Methods of Thyristor Turn-on

Thermal Turn-on. Light. High Voltage. Gate Current. dv/dt.

Thyristor Turn-on
A thyristor is turned on by increasing the anode current. This can be accomplished in the following ways.

If the temperature of a thyristor is high, there will be an increase in the number of electron-hole pairs. This would increase the leakage current. This increase in leakage current causes the anode current to increase and as a result causes 1 and 2 to increase. Due to the regenerative action, the sum 1 + 2 may tend to unity and the thyristor may be turned on. This type of turn-on may cause thermal runaway and should be avoided. Light If light is allowed to strike the junction of a thyristor, the electron-hole pairs will increase and this may cause the thyristor to be turned on. This is the principle of operation of light activated Thyristors. High Voltage If the forward anode to cathode voltage VAK is increased beyond the forward breakdown voltage VBO , high enough leakage currents will flow, causing regenerative turn-on. This type of turn-on is destructive and should be avoided.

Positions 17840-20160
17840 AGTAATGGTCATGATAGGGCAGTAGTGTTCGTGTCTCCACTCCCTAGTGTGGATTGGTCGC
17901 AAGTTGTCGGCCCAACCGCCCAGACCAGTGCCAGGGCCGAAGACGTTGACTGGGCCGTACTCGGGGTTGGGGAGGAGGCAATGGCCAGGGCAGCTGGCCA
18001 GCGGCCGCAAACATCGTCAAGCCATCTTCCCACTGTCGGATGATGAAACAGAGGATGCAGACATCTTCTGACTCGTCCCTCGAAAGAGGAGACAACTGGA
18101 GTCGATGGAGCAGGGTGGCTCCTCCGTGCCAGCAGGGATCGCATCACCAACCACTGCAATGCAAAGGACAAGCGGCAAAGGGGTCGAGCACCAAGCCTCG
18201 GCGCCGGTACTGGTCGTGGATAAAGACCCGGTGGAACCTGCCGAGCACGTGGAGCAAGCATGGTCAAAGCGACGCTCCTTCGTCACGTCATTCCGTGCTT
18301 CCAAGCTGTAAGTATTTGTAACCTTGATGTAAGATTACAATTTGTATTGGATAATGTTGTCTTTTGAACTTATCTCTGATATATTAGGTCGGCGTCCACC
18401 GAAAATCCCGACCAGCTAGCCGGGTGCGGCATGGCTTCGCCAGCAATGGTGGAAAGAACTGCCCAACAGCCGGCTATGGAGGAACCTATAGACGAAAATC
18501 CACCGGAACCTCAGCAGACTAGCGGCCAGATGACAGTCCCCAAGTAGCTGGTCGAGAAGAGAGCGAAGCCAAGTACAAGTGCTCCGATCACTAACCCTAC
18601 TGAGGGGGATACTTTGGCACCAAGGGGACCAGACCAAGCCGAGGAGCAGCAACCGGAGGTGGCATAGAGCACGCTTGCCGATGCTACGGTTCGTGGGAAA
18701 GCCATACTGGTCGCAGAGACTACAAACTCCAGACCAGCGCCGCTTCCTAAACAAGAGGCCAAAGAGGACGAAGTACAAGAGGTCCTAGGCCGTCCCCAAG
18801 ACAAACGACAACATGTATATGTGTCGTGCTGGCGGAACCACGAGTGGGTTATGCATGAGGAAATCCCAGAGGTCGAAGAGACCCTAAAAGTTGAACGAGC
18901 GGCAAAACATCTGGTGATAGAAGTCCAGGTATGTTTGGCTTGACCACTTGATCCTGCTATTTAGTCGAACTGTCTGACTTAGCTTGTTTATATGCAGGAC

dv/dt From equation 6, if the rate or rise of the anode to cathode voltage is high, (for example, when there is a voltage spike), the charging current of the capacitive junctions may be high enough to turn on the thyristor. A high value of charging current may cause damage to the thyristor and must be avoided. Hence, thyristors must be protected against high dv/dt and must be operated within the manufacturer's dv/dt specifications. Gate Current The injection of gate current into a forward biased thyristor would turn-on the device. As the gate current is increased, the forward voltage required to turn-on the device decreases. This is shown in figure 4.6.